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Hand In Hand, Protesters Oppose Offshore Oil Drilling

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View Jessica Knoblauch's blog posts
28 June 2010, 4:48 PM
Their message is clear: No more Gulf oil spill disasters

This past weekend I gathered with my neighbors at a nearby beach to attend a local Hands Across the Sand event, a worldwide effort to oppose offshore drilling and champion clean and renewable energy. The movement began, eerily enough, in Florida. Just a few months before the tragic BP oil spill, thousands of Floridians joined hands to protest the local and national governments' efforts to lift the ban on oil drilling off the shores of Florida.

Not surprisingly, today that movement has spread far and wide as people witness daily the threat that oil drilling presents to America's coastal economies and marine habitat. On Saturday, protestors around the world gathered at one of the more than 800 events held to clasp hands, drawing both a metaphorical and actual line in the sand against the threat of offshore drilling.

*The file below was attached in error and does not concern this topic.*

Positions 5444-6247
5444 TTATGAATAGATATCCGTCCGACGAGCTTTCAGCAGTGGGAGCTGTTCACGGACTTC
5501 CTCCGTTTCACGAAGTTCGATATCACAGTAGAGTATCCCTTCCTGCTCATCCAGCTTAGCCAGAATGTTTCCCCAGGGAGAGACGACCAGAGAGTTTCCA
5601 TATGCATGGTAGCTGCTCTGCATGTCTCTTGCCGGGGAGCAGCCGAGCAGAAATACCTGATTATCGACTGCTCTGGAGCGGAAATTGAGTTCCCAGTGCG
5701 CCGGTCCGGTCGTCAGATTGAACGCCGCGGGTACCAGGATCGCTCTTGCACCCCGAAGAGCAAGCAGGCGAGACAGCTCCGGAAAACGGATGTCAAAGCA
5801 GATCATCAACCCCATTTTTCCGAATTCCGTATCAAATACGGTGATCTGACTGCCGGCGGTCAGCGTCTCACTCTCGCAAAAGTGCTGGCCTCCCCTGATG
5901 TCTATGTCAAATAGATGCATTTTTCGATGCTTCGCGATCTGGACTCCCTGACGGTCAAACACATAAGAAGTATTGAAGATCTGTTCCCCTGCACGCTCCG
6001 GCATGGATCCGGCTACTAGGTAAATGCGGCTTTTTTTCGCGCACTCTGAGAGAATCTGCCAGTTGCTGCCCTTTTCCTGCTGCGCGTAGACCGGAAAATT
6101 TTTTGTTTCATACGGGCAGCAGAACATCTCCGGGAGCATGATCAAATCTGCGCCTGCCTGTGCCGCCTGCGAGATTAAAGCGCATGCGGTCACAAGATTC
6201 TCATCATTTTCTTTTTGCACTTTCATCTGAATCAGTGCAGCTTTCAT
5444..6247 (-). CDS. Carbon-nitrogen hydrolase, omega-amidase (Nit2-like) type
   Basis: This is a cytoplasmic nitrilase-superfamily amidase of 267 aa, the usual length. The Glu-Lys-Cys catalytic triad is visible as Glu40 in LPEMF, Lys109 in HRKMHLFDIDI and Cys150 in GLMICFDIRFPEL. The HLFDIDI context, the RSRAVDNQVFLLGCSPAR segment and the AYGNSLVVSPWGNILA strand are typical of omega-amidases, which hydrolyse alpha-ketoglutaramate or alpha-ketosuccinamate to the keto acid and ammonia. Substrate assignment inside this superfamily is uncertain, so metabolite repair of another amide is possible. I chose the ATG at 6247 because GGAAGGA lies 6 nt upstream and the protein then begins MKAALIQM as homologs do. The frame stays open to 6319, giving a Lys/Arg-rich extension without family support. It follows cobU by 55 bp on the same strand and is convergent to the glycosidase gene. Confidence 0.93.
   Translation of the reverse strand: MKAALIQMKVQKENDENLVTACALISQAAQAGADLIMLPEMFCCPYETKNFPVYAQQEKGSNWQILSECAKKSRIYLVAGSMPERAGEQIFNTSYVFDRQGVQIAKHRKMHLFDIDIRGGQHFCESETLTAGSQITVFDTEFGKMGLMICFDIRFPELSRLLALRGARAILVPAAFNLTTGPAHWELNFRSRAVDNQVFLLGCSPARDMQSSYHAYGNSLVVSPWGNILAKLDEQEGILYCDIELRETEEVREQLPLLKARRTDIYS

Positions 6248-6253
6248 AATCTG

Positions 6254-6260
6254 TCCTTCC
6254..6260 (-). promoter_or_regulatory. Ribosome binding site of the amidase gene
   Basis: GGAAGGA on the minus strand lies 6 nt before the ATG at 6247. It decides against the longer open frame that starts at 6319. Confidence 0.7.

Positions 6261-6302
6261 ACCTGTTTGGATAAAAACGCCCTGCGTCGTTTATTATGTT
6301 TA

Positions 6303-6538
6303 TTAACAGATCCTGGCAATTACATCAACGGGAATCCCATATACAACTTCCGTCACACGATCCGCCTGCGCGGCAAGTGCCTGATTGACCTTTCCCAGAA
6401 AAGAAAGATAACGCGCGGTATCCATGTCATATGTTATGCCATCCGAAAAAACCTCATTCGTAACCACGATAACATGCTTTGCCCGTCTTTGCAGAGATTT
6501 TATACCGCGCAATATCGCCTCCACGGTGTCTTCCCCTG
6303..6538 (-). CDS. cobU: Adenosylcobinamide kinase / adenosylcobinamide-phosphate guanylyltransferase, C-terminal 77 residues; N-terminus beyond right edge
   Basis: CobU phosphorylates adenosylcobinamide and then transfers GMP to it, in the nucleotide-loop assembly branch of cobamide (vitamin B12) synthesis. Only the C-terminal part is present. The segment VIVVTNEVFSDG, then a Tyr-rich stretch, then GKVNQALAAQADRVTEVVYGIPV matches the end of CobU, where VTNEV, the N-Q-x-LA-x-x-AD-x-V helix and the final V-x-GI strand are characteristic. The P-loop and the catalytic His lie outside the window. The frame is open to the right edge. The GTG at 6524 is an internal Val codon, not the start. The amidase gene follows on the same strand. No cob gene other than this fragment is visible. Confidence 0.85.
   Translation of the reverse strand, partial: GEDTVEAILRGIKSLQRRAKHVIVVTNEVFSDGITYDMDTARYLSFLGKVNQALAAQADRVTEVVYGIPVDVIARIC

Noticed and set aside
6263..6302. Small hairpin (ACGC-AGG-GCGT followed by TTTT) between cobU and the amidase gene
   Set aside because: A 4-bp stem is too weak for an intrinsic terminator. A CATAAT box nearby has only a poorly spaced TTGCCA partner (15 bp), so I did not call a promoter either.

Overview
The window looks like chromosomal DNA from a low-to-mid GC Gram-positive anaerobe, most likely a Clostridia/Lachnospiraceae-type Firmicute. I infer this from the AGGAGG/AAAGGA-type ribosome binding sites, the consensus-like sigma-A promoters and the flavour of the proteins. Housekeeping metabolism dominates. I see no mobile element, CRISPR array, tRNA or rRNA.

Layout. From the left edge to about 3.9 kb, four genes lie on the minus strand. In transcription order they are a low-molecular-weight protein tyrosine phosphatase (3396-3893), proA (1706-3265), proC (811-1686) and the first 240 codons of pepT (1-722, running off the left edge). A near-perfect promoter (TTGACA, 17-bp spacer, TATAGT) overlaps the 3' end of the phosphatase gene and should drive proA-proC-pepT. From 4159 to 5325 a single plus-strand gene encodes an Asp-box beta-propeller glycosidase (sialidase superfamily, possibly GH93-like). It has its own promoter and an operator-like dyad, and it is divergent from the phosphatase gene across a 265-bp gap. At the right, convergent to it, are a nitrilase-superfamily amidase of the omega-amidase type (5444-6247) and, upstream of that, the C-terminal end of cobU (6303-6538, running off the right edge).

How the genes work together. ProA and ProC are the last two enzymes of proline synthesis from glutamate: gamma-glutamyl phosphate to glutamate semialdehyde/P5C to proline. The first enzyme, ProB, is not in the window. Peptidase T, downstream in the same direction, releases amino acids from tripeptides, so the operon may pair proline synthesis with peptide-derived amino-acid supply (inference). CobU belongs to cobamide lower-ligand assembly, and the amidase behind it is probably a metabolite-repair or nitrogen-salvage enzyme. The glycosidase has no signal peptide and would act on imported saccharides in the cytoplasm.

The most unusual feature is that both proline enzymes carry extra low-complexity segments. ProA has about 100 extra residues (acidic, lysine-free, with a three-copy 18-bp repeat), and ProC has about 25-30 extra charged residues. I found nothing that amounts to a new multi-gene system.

The hope is that the gesture will help convince our government that we're serious about the need to preserve some of America's most valuable assets—our coastal areas—by halting the expansion of offshore drilling and adopting policies that encourage the development of clean and renewable sources of energy.

As I stood there with my fellow protestors, I could only think of the vast beauty that surrounded me and what was at risk if America continued on its path of exploiting dirty energy sources. Looking at the blackened seaweed that had washed up along the shore, it was hard not to think of the oily black tar balls that are currently washing up all along the Gulf coast. I could only imagine how I would feel if those seaweed blobs were instead the remnants of an oily explosion.

It made me angry, but also scared that another oil spill was bound to happen unless Americans start demanding a clean energy future—a sentiment that I'm sure the people around me shared.

Drill Habibi Drill! – The Birth of BP – By Sandra Gluschankoff

read my opinion on this matter on

This argument about offshore drilling has been going on since I was a child. I remember playing on the beach in Santa Barbara and getting tar stuck all over me from the oil spills of the early seventies. Much of that oil is still there although it is now covered up by dirt and sand. Take a look at this:

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